Front runner in the field: Julie Churchill
Julie Churchill, DVM, PhD, DACVN, is a leading authority in a specialty that’s only existed since 1988—veterinary nutrition. There’s no physician corollary in human medicine, and there are fewer than 100 board-certified veterinary nutritionists in the United States.
Churchill works tirelessly to debunk myths about pet nutrition. She says the rapid rise of grain-free and exotic pet foods is the product of a perfect storm. Factors of which include a 2007 pet food recall, which involved intentional adulteration of an ingredient from China; human food trends like Atkins, Paleo, and other low-carb diets; a strong desire among pet owners to provide their loved one with the best food available; and a misconception that food allergies are common. There is a resounding need for better, clearer, more widely shared information about pet nutrition.
“You and I are taught to avoid processed foods—to shop around the perimeter of the grocery store and buy fresh produce and whole foods. But the motivation for processing human food is different. It’s usually to increase shelf life, to make it more economical, and to make it tastier. Sugar, fat, salt,” Churchill says. “Dog and cat food is formulated to be complete and balanced to be the whole diet your pet consumes. It’s processed to meet the goal of providing everything they need—when fed in the right amounts.”
Collaborating for a cause
When news broke last year that the Food and Drug Administration was investigating a possible link between grain-free dog food and a heart disease called dilated cardiomyopathy (DCM), pet owners panicked and Churchill was there to offer her expertise. She also collaborated with a board-certified veterinary cardiologist to offer continuing education to veterinarians throughout the state.
More recently, Churchill has been serving as president for the Pet Nutrition Alliance (PNA)—an international, independent, nonprofit organization dedicated to providing resources to support veterinary healthcare teams in helping pets live longer through better nutrition, and to assist teams in providing nutritional assessments and recommendations for every patient.
With thousands of choices available, it is confusing for pet owners and the veterinary healthcare team to make informed decisions about the best pet food for an individual pet. With this in mind, PNA set out to create resources that not only inform veterinary healthcare teams on the best food options available, but also save veterinary professionals time. Their new tool, Dare to Ask: We Did!, was created by compiling information about pet food manufacturers.
“Most pet owners base food decisions on an ingredient list, and we want them to understand the decision should be more focused on quality control, nutritional expertise, and other important factors surrounding the pet food manufacturer,” Churchill says. PNA contacted more than 200 manufacturers selling pet food in the United States and Canada and asked them for details on their nutritional expertise, where their foods are manufactured, and whether they can provide information on a requested nutrient.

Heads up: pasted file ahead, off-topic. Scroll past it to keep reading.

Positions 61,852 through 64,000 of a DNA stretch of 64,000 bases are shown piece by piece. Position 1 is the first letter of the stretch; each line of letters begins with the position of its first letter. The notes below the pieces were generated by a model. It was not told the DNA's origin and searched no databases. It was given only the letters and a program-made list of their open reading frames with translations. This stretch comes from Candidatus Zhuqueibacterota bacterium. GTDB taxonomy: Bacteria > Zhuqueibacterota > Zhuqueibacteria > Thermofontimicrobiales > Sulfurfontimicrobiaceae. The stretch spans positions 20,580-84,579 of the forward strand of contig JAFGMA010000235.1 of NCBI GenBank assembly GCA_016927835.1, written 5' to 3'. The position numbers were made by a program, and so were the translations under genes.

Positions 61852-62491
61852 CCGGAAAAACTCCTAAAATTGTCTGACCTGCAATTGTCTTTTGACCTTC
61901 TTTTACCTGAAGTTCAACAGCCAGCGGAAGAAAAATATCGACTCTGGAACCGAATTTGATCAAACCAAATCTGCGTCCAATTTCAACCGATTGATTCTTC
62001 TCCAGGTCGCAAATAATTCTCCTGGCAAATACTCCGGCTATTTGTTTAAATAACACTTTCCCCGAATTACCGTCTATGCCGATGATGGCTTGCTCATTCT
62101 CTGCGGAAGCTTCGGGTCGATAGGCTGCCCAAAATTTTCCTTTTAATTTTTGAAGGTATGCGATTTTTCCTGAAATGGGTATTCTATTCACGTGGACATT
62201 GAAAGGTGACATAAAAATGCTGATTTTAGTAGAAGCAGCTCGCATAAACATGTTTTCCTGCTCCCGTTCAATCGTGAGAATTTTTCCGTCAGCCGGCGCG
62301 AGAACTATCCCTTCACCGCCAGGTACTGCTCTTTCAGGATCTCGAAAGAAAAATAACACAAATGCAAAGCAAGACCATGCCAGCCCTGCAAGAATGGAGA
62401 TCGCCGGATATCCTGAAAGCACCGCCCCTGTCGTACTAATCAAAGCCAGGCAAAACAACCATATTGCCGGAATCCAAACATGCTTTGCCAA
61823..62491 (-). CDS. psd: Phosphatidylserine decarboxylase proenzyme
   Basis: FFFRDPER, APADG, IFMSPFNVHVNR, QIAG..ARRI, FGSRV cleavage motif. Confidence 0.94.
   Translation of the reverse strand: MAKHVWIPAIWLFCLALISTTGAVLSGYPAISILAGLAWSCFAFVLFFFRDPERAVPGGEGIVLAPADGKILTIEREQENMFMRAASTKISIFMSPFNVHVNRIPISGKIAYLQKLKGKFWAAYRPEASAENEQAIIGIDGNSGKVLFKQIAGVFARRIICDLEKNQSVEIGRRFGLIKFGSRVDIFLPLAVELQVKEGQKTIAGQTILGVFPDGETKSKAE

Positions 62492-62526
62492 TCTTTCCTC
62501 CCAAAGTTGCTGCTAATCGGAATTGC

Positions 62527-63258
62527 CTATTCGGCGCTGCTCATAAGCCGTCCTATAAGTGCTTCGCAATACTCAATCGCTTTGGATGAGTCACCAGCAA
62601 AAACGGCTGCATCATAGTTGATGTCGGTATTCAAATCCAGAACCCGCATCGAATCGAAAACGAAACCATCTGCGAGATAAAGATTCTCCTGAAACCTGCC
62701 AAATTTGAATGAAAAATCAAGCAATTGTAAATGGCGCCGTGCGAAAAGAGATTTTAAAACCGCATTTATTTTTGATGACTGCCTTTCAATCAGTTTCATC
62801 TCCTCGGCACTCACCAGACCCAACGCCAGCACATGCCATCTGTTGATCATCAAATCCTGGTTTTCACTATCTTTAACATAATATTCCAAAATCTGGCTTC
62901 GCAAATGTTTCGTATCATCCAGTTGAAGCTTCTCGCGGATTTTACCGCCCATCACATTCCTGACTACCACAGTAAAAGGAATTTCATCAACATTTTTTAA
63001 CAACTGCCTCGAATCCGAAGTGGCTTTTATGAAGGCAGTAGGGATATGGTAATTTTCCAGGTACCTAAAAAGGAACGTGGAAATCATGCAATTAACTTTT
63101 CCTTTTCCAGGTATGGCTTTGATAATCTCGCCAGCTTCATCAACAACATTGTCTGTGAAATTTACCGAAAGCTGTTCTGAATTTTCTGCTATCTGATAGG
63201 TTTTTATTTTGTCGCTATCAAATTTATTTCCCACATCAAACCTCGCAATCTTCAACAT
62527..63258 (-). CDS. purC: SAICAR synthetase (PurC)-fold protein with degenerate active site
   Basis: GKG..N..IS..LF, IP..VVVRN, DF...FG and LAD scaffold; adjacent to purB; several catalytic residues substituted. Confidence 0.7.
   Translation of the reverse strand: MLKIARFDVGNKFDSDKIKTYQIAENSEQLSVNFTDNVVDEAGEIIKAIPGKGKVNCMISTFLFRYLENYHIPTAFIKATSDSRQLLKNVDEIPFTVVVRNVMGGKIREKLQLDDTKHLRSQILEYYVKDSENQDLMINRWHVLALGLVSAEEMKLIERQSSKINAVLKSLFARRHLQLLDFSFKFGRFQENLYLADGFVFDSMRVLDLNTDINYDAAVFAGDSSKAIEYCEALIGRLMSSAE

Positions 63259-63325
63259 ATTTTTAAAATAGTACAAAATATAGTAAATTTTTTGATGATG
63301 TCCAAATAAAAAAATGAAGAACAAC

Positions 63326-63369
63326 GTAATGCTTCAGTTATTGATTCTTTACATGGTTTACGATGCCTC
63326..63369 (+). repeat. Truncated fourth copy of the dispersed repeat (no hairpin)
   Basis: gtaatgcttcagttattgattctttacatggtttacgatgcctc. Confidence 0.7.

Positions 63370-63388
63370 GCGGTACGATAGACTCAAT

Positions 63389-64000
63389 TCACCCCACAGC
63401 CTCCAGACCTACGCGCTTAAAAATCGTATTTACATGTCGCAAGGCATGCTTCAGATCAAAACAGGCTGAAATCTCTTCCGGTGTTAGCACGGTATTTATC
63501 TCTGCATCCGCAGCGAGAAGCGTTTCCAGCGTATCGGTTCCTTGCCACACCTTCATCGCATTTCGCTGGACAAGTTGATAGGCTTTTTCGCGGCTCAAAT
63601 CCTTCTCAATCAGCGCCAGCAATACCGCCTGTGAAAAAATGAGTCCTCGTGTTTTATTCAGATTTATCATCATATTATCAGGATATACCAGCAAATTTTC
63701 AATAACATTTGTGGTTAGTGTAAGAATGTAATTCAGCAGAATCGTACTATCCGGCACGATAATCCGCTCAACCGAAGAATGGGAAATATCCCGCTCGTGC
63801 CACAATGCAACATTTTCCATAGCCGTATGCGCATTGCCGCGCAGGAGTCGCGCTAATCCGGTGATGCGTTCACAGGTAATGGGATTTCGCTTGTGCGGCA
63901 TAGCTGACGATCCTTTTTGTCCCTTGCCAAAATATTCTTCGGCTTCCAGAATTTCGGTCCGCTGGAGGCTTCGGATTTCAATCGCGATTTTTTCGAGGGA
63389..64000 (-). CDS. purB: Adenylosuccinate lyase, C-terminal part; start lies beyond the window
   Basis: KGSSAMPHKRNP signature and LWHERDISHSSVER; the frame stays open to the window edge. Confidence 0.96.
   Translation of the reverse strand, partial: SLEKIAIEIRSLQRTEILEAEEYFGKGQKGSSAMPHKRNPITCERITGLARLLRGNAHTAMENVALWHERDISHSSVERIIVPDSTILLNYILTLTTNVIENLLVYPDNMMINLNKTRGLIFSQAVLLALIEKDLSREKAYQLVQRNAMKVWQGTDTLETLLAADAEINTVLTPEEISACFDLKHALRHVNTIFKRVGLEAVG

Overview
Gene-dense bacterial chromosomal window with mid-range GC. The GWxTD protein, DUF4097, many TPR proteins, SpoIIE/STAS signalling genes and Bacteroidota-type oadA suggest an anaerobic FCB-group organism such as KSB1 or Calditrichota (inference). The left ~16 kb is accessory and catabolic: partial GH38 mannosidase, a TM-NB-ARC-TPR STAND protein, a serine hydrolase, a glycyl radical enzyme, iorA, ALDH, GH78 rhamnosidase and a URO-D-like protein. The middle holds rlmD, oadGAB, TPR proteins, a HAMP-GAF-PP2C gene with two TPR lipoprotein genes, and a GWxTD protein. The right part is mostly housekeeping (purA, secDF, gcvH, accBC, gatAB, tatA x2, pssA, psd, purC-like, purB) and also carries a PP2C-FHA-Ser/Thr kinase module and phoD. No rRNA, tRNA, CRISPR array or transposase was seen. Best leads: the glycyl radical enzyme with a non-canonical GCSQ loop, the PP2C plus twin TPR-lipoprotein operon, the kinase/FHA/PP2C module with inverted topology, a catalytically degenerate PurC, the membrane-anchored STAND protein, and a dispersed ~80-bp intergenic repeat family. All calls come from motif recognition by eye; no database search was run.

Fighting an epidemic
Churchill has also been sounding the alarm on pet obesity for years, because obesity is a significant disease that impacts pet health and life span. According to the Association for Pet Obesity Prevention, some 60 percent of cats and 56 percent of dogs in the United States are currently overweight or obese. “Obesity can lead to arthritis, cancer, metabolic disease, and heart and lung disease in both dogs and cats, and diabetes in cats,” she says.
Churchill champions the body condition scoring (BCS) system. The 9-point assessment tool can help pet owners discern when their animal is healthy and when they are becoming overweight. “We should strive to have pets maintain a 5 out of 9 body condition score to promote health,” says Churchill. “You should be able to easily feel—but not see—the ribs of a dog or cat who’s a healthy weight and BCS.”
Looking to the future
Among the most gratifying ways Churchill helps promote pet health is through her work in the classroom. She strives to cultivate clinicians who understand “that nutrition matters and can positively impact pet health.”
Prevention is the ultimate goal. Churchill wants to empower all veterinarians to make informed and tailored dietary recommendations for each of their patients—thereby stopping unhealthy weight gain, obesity, and other health problems before they start. “The public is craving nutrition expertise,” Churchill says. “I think we’ve abdicated that role for too long. I want to help practitioners be the nutritional experts that their patients need—every practitioner should feel confident and competent in making a specific food recommendation.”